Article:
1. News

Mayor Kriseman: Donors will bring Echelman sculpture to St. Pete

A conceptual drawing of the Janet Echelman sculpture proposed for the Pier District project on Spa Beach. [Courtesy of Janet Echelman, Inc.]
A conceptual drawing of the Janet Echelman sculpture proposed for the Pier District project on Spa Beach. [Courtesy of Janet Echelman, Inc.]
Published Jul. 6, 2018

ST. PETERSBURG — It appears the city will get to brag about its very own Janet Echelman sculpture after all.

Mayor Rick Kriseman has raised $1.5 million private donations to install a piece by the internationally acclaimed artist on the St. Petersburg waterfront.

Mayoral spokesman Ben Kirby said "a total of 14 contacts" have promised money for the Echelman sculpture, viewed as the signature piece of art for the $76 million Pier District currently under construction. Kirby explained that some of the "contacts" are groups of people who came together to bundle their donations.

He said Kriseman "is currently reaching back to those who have made a financial commitment" and is not ready to release the official list of those who have pledged money to bring one of Echelman's famous billowing sculptures to the city.

PREVIOUS COVERAGE: Fundraising effort for Echelman art at Pier faces ticking clock

The private money raised by Kriseman clears an important hurdle for the $2.8 million public art project. The city had already set aside $1.3 million in public funds to build the infrastructure, including towering poles to support the aerial net sculpture planned for the northern end of Spa Beach. The Public Arts Commission is also contributing $250,000.

The City Council will be asked at next week's July 12 meeting to approve a $1.5 million contract — the amount raised by Kriseman — with the artist for design development, fabrication, delivery, aesthetic direction for installation, and warranty for the sculpture.

The proposed agreement calls for Echelman to start building the net sculpture by Nov. 1 and to deliver it to the city by July 30, 2019.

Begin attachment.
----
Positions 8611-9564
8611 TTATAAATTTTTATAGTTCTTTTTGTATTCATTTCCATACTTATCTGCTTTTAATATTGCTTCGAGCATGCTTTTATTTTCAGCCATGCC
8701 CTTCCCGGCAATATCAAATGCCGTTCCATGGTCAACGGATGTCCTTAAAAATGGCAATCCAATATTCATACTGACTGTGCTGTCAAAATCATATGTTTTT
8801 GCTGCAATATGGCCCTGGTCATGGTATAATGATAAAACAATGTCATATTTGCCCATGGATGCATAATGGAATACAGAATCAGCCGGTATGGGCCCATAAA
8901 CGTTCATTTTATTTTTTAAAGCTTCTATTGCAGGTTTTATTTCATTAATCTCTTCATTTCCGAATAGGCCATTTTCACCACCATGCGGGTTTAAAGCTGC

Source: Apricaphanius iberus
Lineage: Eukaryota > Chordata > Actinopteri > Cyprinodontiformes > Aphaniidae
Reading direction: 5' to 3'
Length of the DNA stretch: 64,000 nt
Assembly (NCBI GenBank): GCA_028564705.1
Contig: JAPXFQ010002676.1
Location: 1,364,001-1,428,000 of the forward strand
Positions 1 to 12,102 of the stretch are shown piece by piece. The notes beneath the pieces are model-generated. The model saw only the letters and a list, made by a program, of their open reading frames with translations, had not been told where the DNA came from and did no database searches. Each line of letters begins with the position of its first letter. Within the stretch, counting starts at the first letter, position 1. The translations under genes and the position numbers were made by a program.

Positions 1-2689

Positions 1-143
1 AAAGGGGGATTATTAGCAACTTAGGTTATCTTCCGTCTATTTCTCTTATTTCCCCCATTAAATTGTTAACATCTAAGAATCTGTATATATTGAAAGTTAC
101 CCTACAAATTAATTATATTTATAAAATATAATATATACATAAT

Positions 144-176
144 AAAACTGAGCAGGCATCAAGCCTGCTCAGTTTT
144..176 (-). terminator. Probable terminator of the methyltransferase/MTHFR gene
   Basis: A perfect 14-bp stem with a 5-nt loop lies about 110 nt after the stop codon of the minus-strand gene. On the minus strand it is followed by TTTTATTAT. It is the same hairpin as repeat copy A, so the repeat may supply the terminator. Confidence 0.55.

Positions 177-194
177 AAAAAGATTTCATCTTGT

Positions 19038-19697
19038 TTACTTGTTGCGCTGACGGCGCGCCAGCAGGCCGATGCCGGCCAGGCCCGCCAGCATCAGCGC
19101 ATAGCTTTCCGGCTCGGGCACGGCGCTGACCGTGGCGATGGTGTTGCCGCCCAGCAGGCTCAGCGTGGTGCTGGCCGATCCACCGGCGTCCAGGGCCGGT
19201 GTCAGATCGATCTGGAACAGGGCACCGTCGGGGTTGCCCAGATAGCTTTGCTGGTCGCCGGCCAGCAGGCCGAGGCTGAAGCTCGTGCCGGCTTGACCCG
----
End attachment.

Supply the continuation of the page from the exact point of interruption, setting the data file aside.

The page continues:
In an email, Echelman said it is "great news to learn of the generosity of private donors who are making this public artwork possible."

For Kriseman, the acquisition of an Echelman piece will be the realization of a much-desired goal. In fall 2016, he presented the key to the city to the Tampa native at the Tampa Bay Businesses for Culture and the Arts Impact Awards dinner. At the time, it was noted that Echelman's work had been installed in 37 cities on four continents. "And St. Petersburg hopes to be No. 38," Deputy Mayor Kanika Tomalin said then.

More recently, the push to acquire one of the artist's soaring sculptures, which have been installed in such places as the Cidade Salvador Plaza in Porto, Portugal, and the Bill & Melinda Gates Foundation's Seattle campus has been backed by a small, influential group.

Premier Eye Care CEO Lorna Taylor, former Florida House Speaker Peter Wallace and his wife, St. Petersburg Poet Laureate Helen Pruitt Wallace, have been among the project's boosters.

"I believe in supporting public art of this caliber that is accessible to everyone," Taylor, who acknowledged being one of the donors, said in a text message to the Tampa Bay Times.

"Apart from museums, which serve an essential role in our community, the physical and financial accessibility of public art offers everyone — including those who may not feel welcome, entitled, or cannot afford entrance fees — the opportunity to enjoy the fullest cultural experiences."

B2 Communications principal Kyle Parks, who has been working with members of the group to promote Echelman's work to city residents, said they are "definitely thrilled" that the public money has been raised.

"It shows the level of support for this project around the city, which we have also been seeing in other ways, from people who we have been talking to, and people telling us they have been sending emails to the mayor and the City Council," Parks said.

PREVIOUS COVERAGE: Parks Foundation opposes Echelman sculpture on Spa Beach